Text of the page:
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The following was originally published on Daniel C. Peterson’s blog, Sic Et Non. It is republished here with permission.
Orson F. Whitney would one day be a member of the Council of the Twelve. He would serve in that office from 1906 until his death in 1931. I share a quotation from his memoirs that may already be familiar to most of my readers. But it’s a wonderful passage, and perhaps some out there don’t know it.
It refers to an experience from his first mission, in the Eastern States, in roughly the year 1876. He had apparently been a rather indifferent and casual Latter-day Saint until his unexpected call to serve as a missionary. And, by his own acknowledgment, even after his arrival in the field, he was more interested in writing than in ministering. But this experience evidently had a transformative effect upon him:
Then came a marvelous manifestation, and admonition from a higher source, one impossible to ignore. It was a dream, or a vision in a dream, as I lay upon my bed in the little town of Columbia, Lancaster County, Pennsylvania. I seemed to be in the Garden of Gethsemane, a witness of the Savior’s agony. I saw Him as plainly as ever I have seen anyone. Standing behind a tree in the foreground, I beheld Jesus, with Peter, James and John, as they came through a little wicket gate at my right. Leaving the three Apostles there, after telling them to kneel and pray, the Son of God passed over to the other side, where He also knelt and prayed. It was the same prayer with which all Bible readers are familiar: “Oh my Father, if it be possible, let this cup pass from me: nevertheless not as I will, but as Thou wilt.”
As He prayed the tears streamed down His face, which was toward me. I was so moved at the sight that I also wept, out of pure sympathy. My whole heart went out to Him; I loved Him with all my soul, and longed to be with Him as I longed for nothing else.
Presently He arose and walked to where those Apostles were kneeling– fast asleep! He shook them gently, awoke them, and in a tone of tender reproach, untinctured by the least show of anger or impatience, asked them plaintively if they could not watch with Him one hour. There He was, with the awful weight of the world’s sins upon His shoulders, with the pangs of every man, woman and child shooting through His sensitive soul– and they could not watch with Him one poor hour!
Returning to His place, He offered up the same prayer as before; then went back and again found them sleeping. Again He awoke them, readmonished them, and once more returned and prayed. Three times this occurred, until I was perfectly familiar with His appearance– face, form and movements. He was of noble stature and majestic mien– not at all the weak, effeminate being that some painters have portrayed; but the very God that He was and is, as meek and humble as a little child.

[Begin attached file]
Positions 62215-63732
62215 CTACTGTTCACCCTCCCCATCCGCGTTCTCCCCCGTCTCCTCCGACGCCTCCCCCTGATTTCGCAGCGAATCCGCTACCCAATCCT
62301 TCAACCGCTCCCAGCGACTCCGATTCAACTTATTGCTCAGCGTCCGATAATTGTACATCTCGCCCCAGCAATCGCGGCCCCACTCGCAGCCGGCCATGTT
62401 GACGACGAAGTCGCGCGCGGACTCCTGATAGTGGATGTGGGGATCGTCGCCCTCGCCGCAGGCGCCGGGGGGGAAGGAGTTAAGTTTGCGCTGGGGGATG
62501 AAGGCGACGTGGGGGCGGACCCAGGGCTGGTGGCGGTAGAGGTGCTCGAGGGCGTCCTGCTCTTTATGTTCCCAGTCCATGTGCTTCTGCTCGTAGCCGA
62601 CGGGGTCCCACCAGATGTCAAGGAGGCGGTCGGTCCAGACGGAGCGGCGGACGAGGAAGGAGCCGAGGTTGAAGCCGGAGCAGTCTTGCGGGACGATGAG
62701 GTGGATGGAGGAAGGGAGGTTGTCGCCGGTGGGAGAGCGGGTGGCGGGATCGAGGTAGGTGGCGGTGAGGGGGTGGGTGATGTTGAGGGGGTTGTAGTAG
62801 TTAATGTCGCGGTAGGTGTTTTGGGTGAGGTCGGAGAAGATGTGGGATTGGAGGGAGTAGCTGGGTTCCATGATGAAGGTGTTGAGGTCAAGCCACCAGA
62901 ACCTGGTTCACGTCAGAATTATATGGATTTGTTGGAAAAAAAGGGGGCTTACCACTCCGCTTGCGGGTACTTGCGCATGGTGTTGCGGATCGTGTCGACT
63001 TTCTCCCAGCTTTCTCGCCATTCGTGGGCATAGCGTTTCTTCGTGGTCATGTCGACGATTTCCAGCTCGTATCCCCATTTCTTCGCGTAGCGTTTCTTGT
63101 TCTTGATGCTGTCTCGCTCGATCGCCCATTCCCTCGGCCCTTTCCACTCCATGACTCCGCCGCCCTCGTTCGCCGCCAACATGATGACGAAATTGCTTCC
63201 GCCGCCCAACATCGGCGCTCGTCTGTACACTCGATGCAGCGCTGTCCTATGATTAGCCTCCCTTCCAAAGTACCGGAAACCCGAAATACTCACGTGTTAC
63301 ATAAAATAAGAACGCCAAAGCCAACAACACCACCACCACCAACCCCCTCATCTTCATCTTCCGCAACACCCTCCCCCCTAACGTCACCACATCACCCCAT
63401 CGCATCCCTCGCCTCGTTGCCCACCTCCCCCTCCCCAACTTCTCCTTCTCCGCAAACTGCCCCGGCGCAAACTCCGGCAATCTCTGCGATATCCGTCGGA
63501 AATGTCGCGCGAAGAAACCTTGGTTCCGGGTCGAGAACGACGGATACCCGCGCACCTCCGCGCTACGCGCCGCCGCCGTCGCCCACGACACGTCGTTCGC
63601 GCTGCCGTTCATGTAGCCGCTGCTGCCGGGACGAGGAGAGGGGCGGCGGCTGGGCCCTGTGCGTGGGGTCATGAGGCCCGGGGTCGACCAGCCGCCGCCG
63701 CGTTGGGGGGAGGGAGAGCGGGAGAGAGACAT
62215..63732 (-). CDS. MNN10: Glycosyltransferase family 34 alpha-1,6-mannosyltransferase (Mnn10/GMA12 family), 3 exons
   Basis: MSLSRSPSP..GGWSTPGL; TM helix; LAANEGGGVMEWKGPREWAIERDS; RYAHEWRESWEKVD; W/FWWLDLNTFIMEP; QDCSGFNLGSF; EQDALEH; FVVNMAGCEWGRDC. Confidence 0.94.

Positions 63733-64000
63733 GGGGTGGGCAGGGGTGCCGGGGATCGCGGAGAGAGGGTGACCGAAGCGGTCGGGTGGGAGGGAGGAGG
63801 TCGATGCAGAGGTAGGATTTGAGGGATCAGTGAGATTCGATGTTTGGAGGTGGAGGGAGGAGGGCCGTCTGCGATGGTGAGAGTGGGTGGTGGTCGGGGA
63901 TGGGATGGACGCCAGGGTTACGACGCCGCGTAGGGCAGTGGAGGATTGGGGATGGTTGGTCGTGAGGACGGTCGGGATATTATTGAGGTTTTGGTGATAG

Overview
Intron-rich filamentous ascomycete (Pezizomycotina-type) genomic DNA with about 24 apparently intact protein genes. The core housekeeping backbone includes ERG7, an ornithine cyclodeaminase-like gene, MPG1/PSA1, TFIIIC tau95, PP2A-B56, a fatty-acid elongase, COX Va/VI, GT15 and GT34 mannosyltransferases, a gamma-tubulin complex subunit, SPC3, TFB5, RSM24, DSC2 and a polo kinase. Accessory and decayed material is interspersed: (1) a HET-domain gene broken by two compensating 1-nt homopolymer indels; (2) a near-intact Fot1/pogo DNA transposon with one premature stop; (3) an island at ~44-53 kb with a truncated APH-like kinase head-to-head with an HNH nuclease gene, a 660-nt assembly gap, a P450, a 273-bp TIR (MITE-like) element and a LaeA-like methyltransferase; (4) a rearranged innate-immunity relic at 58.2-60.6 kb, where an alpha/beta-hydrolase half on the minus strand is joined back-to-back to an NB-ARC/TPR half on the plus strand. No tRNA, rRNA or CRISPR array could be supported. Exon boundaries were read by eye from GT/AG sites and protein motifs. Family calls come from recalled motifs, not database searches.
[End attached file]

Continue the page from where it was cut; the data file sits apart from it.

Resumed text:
All at once the circumstances seemed to change, the scene remaining just the same. Instead of before, it was after the crucifixion, and the Savior, with the three Apostles, now stood together in a group at my left. They were about to depart and ascend into Heaven. I could endure it no longer. I ran from behind the tree, fell at His feet, clasped Him around the knees, and begged Him to take me with Him.
I shall never forget the kind and gentle manner in which He stooped, raised me up, and embraced me. It was so vivid, so real. I felt the very warmth of His body, as He held me in His arms and said in the tenderest tones: “No, my son, these have finished their work; they can go with me; but you must stay and finish yours.” Still I clung to Him. Gazing up into His face– for He was taller than I– I besought Him fervently: “Well, promise me that I may come to you at the last.” Smiling sweetly, He said, “That will depend entirely upon yourself.” I awoke with a sob in my throat, and it was morning. . . .
I saw the moral clearly. I have never thought of being an Apostle, nor of holding any other office in the Church, and it did not occur to me then. Yet I knew that these sleeping Apostles meant me. I was asleep at my post — as any man is who, having been divinely appointed to do one thing, does another.
But from that hour, all was changed. I never was the same man again. I continued to write, but not to the neglect of the Lord’s work. I held that first and foremost; all else was secondary. (Orson F. Whitney, “Through Memory’s Halls”, 1930, page 82)
Eventually, Elder Whitney wrote the hymn “Savior, Redeemer of My Soul”:
Savior, Redeemer of my soul,Whose mighty hand hath made me whole,Whose wondrous pow’r hath raised me upAnd filled with sweet my bitter cup!What tongue my gratitude can tell,O gracious God of Israel.
Never can I repay thee, Lord,But I can love thee. Thy pure word,Hath it not been my one delight,My joy by day, my dream by night?Then let my lips proclaim it still,And all my life reflect thy will.
O’errule mine acts to serve thine ends.Change frowning foes to smiling friends.Chasten my soul till I shall beIn perfect harmony with thee.Make me more worthy of thy love,And fit me for the life above.
Watch and hear it performed by Dallyn Bayles, Jenny Oaks Baker, and the Lyceum Philharmonic in this video: